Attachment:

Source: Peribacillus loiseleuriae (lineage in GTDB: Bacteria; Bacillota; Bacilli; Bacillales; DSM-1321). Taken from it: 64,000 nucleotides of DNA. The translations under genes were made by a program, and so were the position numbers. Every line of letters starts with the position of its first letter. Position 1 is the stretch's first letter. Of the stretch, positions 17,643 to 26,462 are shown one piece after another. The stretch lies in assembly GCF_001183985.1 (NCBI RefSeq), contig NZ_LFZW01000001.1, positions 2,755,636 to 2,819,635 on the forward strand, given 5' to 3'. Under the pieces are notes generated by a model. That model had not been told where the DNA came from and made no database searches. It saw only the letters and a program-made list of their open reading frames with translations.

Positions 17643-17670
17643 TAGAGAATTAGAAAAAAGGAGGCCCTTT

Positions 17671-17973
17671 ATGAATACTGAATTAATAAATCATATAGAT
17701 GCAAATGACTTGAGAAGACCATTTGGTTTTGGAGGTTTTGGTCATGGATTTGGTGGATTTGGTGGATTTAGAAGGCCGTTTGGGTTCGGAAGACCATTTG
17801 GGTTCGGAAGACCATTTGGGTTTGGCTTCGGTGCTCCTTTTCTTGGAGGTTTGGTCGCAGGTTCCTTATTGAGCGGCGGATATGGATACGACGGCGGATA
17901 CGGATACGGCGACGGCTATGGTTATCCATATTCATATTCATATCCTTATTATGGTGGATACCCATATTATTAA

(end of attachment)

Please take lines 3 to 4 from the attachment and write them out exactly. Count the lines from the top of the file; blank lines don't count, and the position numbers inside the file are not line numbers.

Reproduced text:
17643 TAGAGAATTAGAAAAAAGGAGGCCCTTT

Positions 17671-17973